1
$\begingroup$

Let $V \subset H$ be a dense and compact embedding. Let $$\lVert u_n\rVert_{L^\infty(0,T;H)} + \lVert u_n \rVert_{L^2(0,T;V)} < C$$ where $C$ is independent of $n$. It follows that eg. $u_n \rightharpoonup u$ in $L^2(0,T;V)$ and $u_n \rightharpoonup^* u$ in $L^\infty(0,T;H)$ for some $u$.

Does this imply $u_n \to u$ in $L^2(0,T;H)$ strongly?

I have seen this claim on page 11 of http://www.mat.unimi.it/users/rocca/cgquad2.ps (see equation 3.41) but I find it hard to believe. The reference cited there is a book by Lions in which I cannot find anything.

I would like a reference if thiis is true. Thanks.

$\endgroup$
2
  • 1
    $\begingroup$ Where does $u$ come from? A simple counterexample is obtained from letting the sequence oscillate between two vectors. $\endgroup$ – user1688 Mar 2 '15 at 18:07
  • $\begingroup$ @Corbennick please see edit. It comes from the first two bounds. $\endgroup$ – Charpe Mar 2 '15 at 18:13
1
$\begingroup$

As it is stated, this property does not hold: indeed consider the sequence of functinos $(u_n)_{n \in \mathbb{N}}$ defined for $t \in [0, T]$ by $$ u_n (t) = \sin (2n\pi t) v, $$ where $v \in V$ is a fixed vector. The sequence converges clearly weakly to $0$ in $L^2 (0, T; V)$. Also since $L^2 (0, T)$ is dense in $L^1 (0, T)$ and the squence $(\sin 2n\pi t)$ is bounded in $L^\infty (0, T)$, the sequence $(\sin 2n\pi t)_{n \in \mathbb{N}}$ converges weakly-* in $L^\infty (0, T)$, and thus the sequence $(u_n)_{n \in \mathbb{N}}$ converges weakly-* in $L^\infty (0, T, H)$. This sequence satisfies thus the assumptions, but not the conclusion.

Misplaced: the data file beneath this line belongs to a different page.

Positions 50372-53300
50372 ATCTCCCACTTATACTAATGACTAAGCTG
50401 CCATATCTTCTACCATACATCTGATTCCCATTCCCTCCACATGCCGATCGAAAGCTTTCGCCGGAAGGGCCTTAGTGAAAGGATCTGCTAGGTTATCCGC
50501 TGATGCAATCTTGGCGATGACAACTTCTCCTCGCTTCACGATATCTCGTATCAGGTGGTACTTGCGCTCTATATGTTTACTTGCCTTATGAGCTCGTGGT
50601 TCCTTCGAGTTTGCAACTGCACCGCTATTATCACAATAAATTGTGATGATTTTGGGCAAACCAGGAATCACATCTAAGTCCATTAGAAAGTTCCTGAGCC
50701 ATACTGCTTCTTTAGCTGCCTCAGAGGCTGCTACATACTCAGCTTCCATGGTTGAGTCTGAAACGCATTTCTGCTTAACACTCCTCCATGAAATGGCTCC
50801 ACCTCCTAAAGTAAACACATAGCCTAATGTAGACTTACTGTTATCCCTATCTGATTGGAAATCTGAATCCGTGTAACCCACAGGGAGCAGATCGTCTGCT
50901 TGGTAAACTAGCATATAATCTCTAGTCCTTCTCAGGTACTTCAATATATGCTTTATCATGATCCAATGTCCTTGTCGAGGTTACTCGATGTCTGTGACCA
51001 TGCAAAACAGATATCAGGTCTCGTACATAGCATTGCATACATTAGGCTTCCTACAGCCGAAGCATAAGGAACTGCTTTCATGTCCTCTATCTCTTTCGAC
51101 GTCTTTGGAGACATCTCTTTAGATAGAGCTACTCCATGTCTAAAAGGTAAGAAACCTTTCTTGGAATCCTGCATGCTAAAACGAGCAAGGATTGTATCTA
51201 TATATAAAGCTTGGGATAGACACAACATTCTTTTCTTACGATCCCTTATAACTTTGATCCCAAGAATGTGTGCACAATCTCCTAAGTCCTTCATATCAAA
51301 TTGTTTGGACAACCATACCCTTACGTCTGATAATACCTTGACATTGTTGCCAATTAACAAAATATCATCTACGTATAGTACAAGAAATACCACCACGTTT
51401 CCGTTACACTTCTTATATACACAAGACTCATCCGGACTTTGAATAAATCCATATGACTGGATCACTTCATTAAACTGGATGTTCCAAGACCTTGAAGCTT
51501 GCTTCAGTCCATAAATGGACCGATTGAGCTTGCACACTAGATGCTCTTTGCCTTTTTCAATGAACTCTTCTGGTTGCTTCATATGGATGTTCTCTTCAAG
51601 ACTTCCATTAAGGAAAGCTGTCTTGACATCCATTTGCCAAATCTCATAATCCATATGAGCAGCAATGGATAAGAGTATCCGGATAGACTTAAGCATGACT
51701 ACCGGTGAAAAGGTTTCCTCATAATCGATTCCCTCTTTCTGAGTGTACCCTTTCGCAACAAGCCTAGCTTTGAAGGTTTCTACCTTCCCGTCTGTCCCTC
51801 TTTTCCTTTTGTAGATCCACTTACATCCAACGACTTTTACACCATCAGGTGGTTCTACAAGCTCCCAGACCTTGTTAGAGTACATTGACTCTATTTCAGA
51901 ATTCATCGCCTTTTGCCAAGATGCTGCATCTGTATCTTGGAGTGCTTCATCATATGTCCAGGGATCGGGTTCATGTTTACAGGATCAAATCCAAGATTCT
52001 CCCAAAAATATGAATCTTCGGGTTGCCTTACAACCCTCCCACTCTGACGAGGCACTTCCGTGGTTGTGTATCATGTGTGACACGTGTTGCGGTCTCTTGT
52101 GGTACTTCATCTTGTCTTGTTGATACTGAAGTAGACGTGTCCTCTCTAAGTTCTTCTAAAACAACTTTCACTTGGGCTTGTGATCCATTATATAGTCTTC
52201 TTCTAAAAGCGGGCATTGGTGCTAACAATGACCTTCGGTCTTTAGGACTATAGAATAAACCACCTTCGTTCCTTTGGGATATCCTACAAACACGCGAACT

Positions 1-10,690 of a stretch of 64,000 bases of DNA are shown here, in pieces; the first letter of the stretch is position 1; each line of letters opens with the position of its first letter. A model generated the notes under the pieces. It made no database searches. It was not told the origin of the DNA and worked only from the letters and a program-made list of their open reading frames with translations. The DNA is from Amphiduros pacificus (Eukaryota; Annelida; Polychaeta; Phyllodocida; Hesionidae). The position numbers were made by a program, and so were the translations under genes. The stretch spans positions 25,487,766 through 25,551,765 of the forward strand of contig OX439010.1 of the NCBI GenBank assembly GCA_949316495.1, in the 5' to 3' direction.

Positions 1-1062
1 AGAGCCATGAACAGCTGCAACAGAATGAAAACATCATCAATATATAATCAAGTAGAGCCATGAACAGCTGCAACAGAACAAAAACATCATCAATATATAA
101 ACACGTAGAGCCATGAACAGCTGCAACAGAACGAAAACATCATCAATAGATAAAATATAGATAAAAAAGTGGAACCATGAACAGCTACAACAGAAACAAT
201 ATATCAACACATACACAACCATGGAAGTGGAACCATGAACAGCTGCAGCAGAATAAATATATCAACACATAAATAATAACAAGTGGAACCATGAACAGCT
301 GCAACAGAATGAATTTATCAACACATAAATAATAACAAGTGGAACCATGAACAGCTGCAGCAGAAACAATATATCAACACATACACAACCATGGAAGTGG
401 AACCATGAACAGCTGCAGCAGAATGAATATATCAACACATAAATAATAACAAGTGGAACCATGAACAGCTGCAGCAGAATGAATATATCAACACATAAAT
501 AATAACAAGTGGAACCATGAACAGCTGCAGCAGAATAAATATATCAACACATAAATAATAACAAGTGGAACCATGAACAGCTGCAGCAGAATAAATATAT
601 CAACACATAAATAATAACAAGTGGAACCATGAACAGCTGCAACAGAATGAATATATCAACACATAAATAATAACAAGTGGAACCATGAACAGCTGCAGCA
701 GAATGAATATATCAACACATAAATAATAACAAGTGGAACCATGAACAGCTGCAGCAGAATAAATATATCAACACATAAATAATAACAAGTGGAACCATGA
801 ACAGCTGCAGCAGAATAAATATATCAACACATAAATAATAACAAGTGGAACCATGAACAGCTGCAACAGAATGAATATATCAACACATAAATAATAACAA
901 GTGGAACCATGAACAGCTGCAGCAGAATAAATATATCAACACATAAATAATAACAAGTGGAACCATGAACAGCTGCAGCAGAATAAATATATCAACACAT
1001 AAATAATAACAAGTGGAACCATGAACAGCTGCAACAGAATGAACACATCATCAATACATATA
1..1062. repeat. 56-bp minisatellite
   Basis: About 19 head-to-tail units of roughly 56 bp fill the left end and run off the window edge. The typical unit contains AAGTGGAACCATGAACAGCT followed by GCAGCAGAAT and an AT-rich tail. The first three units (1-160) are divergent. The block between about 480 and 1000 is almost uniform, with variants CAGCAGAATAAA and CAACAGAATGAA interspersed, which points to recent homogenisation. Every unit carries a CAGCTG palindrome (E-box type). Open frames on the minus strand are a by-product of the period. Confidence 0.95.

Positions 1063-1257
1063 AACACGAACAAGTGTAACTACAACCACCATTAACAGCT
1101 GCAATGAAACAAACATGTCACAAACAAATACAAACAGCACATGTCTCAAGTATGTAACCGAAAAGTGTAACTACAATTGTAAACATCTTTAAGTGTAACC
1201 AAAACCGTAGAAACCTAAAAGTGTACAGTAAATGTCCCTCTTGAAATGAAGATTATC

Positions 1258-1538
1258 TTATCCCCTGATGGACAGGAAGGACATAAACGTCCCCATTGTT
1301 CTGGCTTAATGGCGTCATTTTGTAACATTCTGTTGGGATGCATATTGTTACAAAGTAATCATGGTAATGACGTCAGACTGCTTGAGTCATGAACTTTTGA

Classical results on this topic involve an assumption of the type $(u_n')_{n \in\mathbb{N}}$ is bounded in $L^2 ([0, T], V')$ and imply the strong convergence (see for example Evans, Partial differential equations, 1998, section 5.9.2).

$\endgroup$
6
  • $\begingroup$ Thank you, but doesn't this contradict Theorem 1 of this paper? $\endgroup$ – Charpe Mar 3 '15 at 19:34
  • $\begingroup$ I am of course aware of the classical example involving the sine that weak convergence does not imply strong convergence. But I don't see why your example converges weakly in the $L^\infty(0,T;L^2)$ either. $\endgroup$ – Charpe Mar 3 '15 at 19:35
  • $\begingroup$ The theorem that you mention is quite different: it assumes that for almost every $t \in [0, T]$, the sequence $(u_n)$ converges weakly in $H$ and that it is equiintegrable in $L^2 (0, T; H)$. This is not a consequence of the weak-* $L^\infty (0, T; V)$ convergence. $\endgroup$ – Jean Van Schaftingen Mar 4 '15 at 7:19
  • $\begingroup$ Oh I see. Well, we certainly have the equiintegrability by Remark 1, point 2. I had thought that the uniform bound on $u_n$ in $L^\infty(0,T;L^2)$ gave $u_n(t) \rightharpoonup u(t)$ in $H=L^2$ a.e. $t$. $\endgroup$ – Charpe Mar 4 '15 at 8:05
  • $\begingroup$ @Charpe The uniform bound in $L^\infty (0, T; L^2)$ only implies that for almost every $t \in [0, T]$, a subsequence converges weakly; since the set $[0, T]$ is not contable, you cannot conclude by a diagonal argument. $\endgroup$ – Jean Van Schaftingen Mar 4 '15 at 9:20

Your Answer

By clicking “Post Your Answer”, you agree to our terms of service, privacy policy and cookie policy

Not the answer you're looking for? Browse other questions tagged or ask your own question.